“And for cheeses!”
The Shopkeeper blinked rapidly, then chuckled. He wasn't unused to such large orders, but the enthusiasm for it and rapid delivery had him bemused.
“Well then, I can get that all for you, just give me a moment. You sure you'll have room in your garden for it all?” he had begun to bundle it all together.
They both nodded, smiling.
“Well then,” he shrugged. He handed them their order, and accepted the money in return. “I wish you both luck with it.”
They left promptly, the bear shopkeeper shaking his head and chuckling. “Such strange creatures to be sure.”
It wasn't long before they were home, stood by their garden and reading the packages of the seeds.
“Hmm, it's a little too early to start these ones,” Ernest said, scratching his head.
“And a little too late for these,” Célestine said, looking at a packet as big as her.
“Well these ones seem good to go,” Ernest said as he scooped up a few packets. “We can start on these ones, and then when the time comes we can do the others.”
Célestine was quick to dig little holes for the seeds, which Ernest sprinkled in. Then Célestine would cover them back up, and Ernest would water.
They kept at it until subtle shade darkened and the sky lengthened from blue to sunset hues of buttercream, orange, and red. And still they stood there, surveying their work and drinking water.
When the horizon started to bruise deep plum and carmine, then they finally went inside.
“You can go take a bath first,” Ernest told Célestine. They had a pair of washtub a in what had once been the basement. Though they were both uncomfortably filthy from the hard work, they both felt accomplished.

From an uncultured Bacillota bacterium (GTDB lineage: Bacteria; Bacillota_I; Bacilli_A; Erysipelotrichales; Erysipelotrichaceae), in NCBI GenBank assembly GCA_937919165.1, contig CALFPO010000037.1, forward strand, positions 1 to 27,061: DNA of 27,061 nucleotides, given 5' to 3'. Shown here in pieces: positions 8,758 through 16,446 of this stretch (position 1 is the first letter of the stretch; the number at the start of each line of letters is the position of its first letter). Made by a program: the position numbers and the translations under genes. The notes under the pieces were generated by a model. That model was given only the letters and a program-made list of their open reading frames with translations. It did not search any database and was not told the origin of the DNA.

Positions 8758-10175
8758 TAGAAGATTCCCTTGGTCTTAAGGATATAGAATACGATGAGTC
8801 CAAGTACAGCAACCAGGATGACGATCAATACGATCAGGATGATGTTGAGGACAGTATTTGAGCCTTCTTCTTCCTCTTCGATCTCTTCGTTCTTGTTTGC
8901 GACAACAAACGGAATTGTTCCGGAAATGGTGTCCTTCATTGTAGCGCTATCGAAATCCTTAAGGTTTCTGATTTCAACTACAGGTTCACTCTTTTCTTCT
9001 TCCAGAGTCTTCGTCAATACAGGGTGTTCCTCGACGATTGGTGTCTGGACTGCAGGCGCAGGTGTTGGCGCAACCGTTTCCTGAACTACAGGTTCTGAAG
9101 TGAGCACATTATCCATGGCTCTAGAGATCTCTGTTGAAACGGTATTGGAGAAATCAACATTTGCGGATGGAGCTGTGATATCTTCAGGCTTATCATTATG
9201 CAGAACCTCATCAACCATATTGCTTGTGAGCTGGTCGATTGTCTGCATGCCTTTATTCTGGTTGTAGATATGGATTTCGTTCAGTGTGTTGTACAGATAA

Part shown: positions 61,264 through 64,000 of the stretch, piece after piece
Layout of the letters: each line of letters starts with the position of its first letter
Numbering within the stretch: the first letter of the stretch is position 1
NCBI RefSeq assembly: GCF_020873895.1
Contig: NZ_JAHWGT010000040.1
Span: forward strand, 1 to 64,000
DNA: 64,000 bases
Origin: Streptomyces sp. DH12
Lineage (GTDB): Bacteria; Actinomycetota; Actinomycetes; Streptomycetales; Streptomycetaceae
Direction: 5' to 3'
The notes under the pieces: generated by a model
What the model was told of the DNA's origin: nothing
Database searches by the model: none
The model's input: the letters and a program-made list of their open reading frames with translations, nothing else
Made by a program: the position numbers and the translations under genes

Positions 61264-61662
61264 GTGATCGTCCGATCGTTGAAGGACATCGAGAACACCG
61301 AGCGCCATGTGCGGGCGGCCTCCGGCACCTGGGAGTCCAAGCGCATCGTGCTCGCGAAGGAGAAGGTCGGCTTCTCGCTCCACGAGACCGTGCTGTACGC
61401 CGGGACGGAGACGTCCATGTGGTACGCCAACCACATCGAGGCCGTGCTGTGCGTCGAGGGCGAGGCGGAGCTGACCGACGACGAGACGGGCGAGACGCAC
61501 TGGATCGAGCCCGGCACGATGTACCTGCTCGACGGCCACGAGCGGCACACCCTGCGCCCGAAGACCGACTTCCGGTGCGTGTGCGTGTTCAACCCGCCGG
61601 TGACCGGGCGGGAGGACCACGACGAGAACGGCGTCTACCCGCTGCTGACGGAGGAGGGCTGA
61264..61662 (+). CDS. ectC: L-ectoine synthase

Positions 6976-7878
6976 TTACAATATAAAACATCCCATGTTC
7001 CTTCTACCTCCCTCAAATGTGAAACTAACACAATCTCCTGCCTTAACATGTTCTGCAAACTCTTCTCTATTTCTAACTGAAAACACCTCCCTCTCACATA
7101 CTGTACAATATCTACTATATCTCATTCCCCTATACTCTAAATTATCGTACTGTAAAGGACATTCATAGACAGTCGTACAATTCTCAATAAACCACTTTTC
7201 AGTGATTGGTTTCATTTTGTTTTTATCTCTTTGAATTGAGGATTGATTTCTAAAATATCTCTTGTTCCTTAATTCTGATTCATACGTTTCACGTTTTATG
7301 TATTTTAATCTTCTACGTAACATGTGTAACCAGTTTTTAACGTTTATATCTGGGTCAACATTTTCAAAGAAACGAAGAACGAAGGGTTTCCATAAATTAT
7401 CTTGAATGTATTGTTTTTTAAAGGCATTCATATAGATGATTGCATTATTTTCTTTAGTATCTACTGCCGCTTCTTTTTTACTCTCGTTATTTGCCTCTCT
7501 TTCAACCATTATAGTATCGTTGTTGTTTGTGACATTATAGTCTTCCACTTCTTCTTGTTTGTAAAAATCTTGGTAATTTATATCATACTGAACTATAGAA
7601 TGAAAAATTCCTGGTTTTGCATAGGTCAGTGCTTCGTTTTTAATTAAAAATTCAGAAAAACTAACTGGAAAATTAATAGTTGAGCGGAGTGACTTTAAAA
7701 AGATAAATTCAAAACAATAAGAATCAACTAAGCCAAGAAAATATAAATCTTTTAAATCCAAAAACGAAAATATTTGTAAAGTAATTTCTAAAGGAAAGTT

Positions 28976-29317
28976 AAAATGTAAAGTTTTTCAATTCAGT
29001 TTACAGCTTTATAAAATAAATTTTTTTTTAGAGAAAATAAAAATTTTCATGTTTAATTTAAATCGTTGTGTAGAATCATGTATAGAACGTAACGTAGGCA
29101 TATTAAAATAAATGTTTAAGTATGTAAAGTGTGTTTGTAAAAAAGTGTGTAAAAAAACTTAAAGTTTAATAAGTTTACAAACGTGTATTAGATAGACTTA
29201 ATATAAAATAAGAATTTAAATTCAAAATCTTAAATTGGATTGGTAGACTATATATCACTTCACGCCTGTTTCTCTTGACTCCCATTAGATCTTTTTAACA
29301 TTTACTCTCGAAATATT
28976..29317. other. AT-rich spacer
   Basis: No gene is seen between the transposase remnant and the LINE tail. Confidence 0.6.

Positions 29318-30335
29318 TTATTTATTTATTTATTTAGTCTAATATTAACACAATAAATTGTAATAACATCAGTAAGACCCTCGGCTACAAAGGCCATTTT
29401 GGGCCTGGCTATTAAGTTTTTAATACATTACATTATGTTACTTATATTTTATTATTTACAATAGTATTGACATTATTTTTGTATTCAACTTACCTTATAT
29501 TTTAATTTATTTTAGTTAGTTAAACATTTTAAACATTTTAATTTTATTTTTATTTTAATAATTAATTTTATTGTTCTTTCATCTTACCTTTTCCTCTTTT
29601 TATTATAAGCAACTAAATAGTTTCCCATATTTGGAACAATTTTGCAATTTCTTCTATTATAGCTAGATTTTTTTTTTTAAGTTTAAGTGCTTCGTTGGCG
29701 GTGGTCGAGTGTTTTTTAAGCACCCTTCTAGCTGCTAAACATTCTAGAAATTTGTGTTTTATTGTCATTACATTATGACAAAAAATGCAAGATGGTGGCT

“You sure Ernest?” Célestine asked, eyes glittering more so beneath her dirt-smeared face.
He tried not to chuckle. “Yeah you go ahead; you're smaller and can get cleaned faster. I'll start on some dinner, and you can finish cooking it when it's my turn to scrub this grime off.”
She nodded and then scurried down to take a nice, warm and bubbly bath.
Ernest had shook himself as best as he could outside, but his fur was still a darker, duller brown from the soil. He scrubbed his paws and arms best as he could in the sink, and then got to work.
When Célestine came out they switched places, and finished watching and stirring the soup. Ernest came out just as she had turned the stove off, and they both filled their bowls to eat. Dinner was meaninglessly meaningful chatter; the soup was good, and the house was comfortably cool due to the early summer air.
When they finally retired to their beds, Célestine couldn't help but ask, “Do you think the seeds will grow by Tommarrow?”
“Hmm, not for a couple more days, maybe,” Ernest replied.
“Oh. Well, goodnight Ernest.”
It was quiet as slumber began to take him.
“. . . how many days, Ernest?”
A sigh. “I dunno, Célestine. But it'll be a little while.”
“But how long of awhile?”
“ Goodnight .”
And then the house descended into silence once more.
A few days later, as the sky began to lighten to blue but when the sun had yet to fully come over the horizon, one could see little shoots had begun to push through the soil in a simple garden.
And later that day, one could hear a mouse’s happy squeaks, and the delighted chuckle of a bear.